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Somehow I've managed to completely bugger the install of postgresql on Ubuntu karmic. I want to start over from scratch, but when I "purge" the package with apt-get it still leaves traces behind such that the reinstall configuration doesn't run properly.

After I've done:

apt-get purge postgresql
apt-get install postgresql

It said

Setting up postgresql-8.4 (8.4.3-0ubuntu9.10.1) ...
Configuring already existing cluster (configuration: /etc/postgresql/8.4/main, data: /var/lib/postgresql/8.4/main, owner: 108:112)
Error: move_conffile: required configuration file     /var/lib/postgresql/8.4/main/postgresql.conf does not exist
Error: could not create default cluster. Please create it manually with

  pg_createcluster 8.4 main --start

or a similar command (see 'man pg_createcluster').
update-alternatives: using /usr/share/postgresql/8.4/man/man1/postmaster.1.gz to provide /usr/share/man/man1/postmaster.1.gz (postmaster.1.gz) in auto mode.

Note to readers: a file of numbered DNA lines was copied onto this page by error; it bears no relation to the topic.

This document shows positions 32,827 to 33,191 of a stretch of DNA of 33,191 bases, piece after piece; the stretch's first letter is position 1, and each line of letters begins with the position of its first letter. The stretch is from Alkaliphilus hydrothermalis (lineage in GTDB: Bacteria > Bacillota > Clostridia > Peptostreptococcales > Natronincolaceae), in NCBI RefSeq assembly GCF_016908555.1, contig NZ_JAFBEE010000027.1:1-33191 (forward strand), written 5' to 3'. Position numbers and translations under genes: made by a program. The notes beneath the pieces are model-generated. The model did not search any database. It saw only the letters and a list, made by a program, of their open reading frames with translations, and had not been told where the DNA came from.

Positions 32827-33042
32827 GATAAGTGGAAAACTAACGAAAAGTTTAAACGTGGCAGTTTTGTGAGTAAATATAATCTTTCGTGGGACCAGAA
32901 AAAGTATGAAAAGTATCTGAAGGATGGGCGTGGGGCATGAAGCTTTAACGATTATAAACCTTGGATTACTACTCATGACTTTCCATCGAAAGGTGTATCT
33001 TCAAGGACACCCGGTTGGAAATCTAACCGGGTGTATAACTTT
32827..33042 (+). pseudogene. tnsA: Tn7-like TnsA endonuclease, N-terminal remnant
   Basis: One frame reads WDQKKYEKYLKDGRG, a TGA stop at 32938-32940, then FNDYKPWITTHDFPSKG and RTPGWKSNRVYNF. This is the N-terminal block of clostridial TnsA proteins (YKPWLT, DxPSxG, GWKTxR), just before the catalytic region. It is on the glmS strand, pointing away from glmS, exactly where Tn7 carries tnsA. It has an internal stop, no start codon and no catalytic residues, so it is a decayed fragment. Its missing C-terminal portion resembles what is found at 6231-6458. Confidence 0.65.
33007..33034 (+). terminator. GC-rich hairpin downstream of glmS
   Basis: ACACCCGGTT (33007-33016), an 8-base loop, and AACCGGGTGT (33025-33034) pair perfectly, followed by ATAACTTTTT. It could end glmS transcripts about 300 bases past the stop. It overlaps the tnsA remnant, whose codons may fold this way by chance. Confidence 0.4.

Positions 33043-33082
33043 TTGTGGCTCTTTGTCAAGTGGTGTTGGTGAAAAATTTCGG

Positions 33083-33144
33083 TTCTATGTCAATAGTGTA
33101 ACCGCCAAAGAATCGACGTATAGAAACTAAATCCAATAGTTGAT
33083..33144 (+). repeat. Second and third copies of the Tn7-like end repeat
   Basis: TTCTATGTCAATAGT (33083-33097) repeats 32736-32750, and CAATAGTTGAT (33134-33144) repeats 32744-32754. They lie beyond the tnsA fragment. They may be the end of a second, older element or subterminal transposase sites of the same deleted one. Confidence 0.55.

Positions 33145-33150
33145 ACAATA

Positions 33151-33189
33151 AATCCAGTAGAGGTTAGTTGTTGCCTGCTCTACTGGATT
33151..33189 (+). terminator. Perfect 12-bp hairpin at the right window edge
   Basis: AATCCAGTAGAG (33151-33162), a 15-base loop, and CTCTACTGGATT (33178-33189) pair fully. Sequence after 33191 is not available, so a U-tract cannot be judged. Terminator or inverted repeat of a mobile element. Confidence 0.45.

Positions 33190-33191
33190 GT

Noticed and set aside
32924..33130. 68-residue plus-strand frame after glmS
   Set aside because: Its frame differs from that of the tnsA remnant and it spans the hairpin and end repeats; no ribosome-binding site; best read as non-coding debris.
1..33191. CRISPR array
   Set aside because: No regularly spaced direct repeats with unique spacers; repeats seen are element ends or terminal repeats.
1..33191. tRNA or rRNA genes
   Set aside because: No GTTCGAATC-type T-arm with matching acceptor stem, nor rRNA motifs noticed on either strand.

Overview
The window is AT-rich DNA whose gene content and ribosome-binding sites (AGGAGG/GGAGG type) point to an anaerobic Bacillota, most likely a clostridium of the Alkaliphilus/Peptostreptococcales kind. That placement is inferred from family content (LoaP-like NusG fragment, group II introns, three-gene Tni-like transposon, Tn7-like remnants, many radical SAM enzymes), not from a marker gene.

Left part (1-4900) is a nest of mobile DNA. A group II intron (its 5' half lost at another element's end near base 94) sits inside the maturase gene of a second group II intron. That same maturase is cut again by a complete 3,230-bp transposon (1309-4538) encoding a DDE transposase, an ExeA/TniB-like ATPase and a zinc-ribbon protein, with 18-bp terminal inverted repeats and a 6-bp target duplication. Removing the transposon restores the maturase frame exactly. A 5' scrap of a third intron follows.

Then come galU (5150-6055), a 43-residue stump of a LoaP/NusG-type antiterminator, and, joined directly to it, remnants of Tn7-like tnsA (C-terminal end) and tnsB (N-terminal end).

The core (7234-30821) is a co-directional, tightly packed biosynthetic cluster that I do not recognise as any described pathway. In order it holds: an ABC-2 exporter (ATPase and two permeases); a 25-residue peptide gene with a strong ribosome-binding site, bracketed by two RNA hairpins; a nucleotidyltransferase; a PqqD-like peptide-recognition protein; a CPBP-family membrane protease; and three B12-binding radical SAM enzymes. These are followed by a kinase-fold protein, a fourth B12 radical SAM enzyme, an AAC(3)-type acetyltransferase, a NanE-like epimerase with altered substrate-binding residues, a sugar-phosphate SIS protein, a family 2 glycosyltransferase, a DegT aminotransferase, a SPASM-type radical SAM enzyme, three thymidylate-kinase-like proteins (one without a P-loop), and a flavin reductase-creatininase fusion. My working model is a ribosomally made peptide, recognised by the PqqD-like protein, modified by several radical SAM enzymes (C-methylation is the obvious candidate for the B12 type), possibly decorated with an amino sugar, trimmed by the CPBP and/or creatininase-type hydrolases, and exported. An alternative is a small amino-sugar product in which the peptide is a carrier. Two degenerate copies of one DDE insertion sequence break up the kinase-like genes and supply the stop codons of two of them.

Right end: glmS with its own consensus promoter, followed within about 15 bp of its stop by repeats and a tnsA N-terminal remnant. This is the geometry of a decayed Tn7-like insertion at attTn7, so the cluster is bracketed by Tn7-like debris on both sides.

Setting up postgresql (8.4.3-0ubuntu9.10.1) ...

I have a "/etc/postgresql" with nothing in it and "/etc/postgresql-common/" has a 'pg_upgradecluser.d' directory and root.crt and user_clusters files.

The /etc/passwd has a postgres user; the purge script doesn't appear to touch it. There's been a bunch of symptoms which I work through only to expose the next.

Right this second, when I run that command "pg_createcluster..." it complains that '/var/lib/postgresql/8.4/main/postgresql.conf does not exist', so I'll go find one of those but I'm sure that won't be the end of it.

Is there not some easy one-liner (or two) which will burn it completely and let me start over?

share|improve this question
Try one-click installer, it's more simple, its directories are not scattered in /etc/ and /var. They are all stored in one directory – Michael Buen May 1 '10 at 2:25
up vote 286 down vote accepted

First: If your install isn't already damaged, you can drop unwanted PostgreSQL servers ("clusters") in Ubuntu using pg_dropcluster. Use that in preference to a full purge and reinstall if you just want to start with a freshly initdb'd PostgreSQL instance.

If you really need to do a full purge and reinstall, first make sure PostgreSQL isn't running. ps -C postgres should show no results.